How can we recycle electronic waste?
E-waste is growing rapidly and its rapid increase can be a severe loss of mankind. It contains different harmful chemicals as it is primarily composed of precious metals like aluminium, copper, silver, gold, palladium, plastics and other ferrous metals. Metals are found the most harmful materials in e-waste, which produce dangerous fumes when disposed of. These fumes are proved harmful for health, agricultural purposes and marine life. Moreover, other toxic materials like lead, cadmium, mercury and chemical flame retardants can easily leach into our soil and water making it infertile.
What do we do with e-waste?
In 2003, the Electronic Waste Recycling Act established a funding system for the collection and recycling of certain electronic wastes. Key elements of the Electronic Waste Recycling Act of 2003 include the collection of an electronic waste recycling fee at the retail point of sale of covered products and requirements on manufacturers to provide consumer information regarding recycling opportunities. The intent of this program is to make recycling options for consumers more convenient so products containing toxic compounds are disposed of appropriately.
Are cathode ray tubes being hazardous waste?
Computer monitors and televisions with Cathode Ray Tubes (CRTs) have been deemed hazardous waste by the California Department of Toxic Substance Control and, therefore, cannot be disposed of in a landfill. Each CRT contains 5 to 7 pounds of lead, as well as cadmium, silver, gold, and other heavy metals and toxic compounds. Lab studies have shown the potential for these compounds and elements to leach out of the computer equipment into the landfill’s outflow and cause groundwater contamination.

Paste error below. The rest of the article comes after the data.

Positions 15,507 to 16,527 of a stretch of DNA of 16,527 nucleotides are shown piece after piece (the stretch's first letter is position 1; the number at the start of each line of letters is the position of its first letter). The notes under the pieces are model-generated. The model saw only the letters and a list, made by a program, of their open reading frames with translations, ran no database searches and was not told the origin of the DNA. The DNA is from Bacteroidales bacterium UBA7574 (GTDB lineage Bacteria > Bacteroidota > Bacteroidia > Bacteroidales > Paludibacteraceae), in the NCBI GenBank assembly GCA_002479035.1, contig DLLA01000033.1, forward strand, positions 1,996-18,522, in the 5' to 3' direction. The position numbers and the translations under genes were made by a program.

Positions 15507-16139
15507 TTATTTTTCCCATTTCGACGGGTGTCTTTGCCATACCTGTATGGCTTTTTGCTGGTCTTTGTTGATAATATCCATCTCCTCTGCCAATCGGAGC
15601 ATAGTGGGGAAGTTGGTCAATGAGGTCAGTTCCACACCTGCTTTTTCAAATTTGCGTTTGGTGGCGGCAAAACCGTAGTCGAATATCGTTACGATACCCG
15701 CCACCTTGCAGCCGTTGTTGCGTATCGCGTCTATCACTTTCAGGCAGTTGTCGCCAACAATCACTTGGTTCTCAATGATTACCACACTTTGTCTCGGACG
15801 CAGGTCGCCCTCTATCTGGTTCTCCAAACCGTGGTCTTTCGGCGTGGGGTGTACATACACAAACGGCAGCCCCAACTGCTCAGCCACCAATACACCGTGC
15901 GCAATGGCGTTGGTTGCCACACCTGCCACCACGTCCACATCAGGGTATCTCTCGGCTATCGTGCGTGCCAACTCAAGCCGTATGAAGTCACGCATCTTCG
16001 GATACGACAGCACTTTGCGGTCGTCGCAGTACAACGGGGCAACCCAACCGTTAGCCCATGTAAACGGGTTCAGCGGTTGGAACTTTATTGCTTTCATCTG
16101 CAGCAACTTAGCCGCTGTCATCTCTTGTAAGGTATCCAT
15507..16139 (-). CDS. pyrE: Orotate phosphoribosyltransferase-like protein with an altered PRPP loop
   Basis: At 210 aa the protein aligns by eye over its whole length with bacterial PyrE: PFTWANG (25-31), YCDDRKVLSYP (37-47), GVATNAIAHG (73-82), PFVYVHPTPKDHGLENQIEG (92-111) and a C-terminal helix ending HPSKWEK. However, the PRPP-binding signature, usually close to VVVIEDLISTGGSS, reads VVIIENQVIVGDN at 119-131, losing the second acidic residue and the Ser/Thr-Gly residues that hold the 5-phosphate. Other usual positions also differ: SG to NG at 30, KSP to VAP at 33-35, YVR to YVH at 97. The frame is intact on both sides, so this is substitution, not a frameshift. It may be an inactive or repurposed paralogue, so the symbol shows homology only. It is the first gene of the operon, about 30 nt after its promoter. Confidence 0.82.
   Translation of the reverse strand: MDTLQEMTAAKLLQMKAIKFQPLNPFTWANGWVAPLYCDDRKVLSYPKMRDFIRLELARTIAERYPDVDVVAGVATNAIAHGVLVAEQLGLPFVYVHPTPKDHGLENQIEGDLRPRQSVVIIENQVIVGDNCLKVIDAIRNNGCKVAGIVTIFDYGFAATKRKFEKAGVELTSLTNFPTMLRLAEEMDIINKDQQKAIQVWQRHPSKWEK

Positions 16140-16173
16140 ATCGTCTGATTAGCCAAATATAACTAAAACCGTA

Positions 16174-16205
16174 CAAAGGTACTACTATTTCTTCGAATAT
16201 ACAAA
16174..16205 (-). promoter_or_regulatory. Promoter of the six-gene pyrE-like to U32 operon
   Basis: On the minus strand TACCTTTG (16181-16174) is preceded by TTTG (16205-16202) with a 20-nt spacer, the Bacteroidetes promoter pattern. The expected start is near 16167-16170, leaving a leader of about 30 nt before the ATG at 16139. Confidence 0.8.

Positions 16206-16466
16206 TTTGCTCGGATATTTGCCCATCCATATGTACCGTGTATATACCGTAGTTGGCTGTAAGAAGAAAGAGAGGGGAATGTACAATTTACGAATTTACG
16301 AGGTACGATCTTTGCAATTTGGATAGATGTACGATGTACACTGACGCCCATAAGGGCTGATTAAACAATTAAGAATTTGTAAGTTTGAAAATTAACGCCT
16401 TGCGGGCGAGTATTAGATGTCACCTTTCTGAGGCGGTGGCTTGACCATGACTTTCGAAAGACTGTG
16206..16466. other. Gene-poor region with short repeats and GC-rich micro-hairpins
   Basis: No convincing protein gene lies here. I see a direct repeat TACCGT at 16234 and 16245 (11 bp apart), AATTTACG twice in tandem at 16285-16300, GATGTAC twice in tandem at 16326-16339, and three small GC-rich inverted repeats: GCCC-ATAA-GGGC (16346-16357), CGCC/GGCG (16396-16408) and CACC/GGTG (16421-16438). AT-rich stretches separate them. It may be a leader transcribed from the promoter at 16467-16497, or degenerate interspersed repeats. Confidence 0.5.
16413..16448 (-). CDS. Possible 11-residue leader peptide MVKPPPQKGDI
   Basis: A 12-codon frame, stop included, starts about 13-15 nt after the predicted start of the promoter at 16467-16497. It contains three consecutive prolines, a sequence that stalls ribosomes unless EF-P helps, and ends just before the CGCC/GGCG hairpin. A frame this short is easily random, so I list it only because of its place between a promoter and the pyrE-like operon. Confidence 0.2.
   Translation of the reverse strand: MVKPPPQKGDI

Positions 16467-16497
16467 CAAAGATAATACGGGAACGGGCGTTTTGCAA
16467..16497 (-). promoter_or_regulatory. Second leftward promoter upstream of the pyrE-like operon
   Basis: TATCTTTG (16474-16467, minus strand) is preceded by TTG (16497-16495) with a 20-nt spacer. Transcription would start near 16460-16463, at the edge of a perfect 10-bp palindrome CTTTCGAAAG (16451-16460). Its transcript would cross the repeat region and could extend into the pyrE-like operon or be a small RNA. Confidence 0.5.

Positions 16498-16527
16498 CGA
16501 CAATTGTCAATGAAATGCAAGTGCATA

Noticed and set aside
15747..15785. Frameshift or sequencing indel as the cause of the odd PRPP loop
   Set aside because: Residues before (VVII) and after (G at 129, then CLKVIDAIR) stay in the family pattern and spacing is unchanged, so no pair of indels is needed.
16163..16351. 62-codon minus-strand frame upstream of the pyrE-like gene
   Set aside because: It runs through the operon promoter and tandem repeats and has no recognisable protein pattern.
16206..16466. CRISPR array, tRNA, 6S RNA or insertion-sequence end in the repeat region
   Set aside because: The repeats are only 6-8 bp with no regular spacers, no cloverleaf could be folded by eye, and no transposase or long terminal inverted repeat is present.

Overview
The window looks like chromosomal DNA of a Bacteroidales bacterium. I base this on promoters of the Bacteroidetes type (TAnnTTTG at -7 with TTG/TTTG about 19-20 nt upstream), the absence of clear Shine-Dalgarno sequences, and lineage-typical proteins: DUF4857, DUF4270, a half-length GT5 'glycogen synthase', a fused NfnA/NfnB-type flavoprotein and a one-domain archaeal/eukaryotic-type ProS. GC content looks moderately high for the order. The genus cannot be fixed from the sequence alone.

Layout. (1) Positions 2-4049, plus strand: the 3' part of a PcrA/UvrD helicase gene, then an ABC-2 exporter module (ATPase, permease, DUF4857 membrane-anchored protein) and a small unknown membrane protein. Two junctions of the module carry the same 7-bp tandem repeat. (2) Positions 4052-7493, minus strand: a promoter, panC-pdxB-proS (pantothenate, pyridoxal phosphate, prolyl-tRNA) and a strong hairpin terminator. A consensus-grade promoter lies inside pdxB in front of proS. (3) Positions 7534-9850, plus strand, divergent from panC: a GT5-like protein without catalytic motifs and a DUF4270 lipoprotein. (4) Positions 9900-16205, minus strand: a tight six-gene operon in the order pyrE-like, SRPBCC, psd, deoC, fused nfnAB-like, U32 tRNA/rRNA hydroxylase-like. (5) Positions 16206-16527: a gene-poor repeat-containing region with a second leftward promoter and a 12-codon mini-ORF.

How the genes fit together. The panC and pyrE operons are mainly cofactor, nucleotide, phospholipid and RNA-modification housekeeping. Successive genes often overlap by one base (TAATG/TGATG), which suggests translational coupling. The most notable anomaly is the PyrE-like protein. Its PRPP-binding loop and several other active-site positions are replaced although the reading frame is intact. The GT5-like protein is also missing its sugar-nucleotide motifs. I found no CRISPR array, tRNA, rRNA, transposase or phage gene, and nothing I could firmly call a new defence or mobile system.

How do I know my personal information on my device will not be seen or stolen?
Consumers and businesses are responsible for ensuring that all personal data is removed from their electronic devices prior to bringing them to one of our drop-off locations. If you are unsure how to do this, contact your manufacturer for more information. While EPRA Manitoba requires that all of our recyclers protect data on electronic products from unauthorized access or theft, it is your obligation to protect your personal information. Recycling Villa does not accept liability for data or any other digital content that is left on electronic products collected at our drop-off locations.
Where will my recycled electronics go?
Recycling Villa manages end-of-life electronics according to the highest environmental standards at every stage of the recycling process. Once collected and sorted, items are sent to an EPRA-approved recycling facility for dismantling and the removal of any substances of concern for proper downstream management. All other materials are separated into different streams to recover such parts as metals, plastics and glass so they can be processed into new products.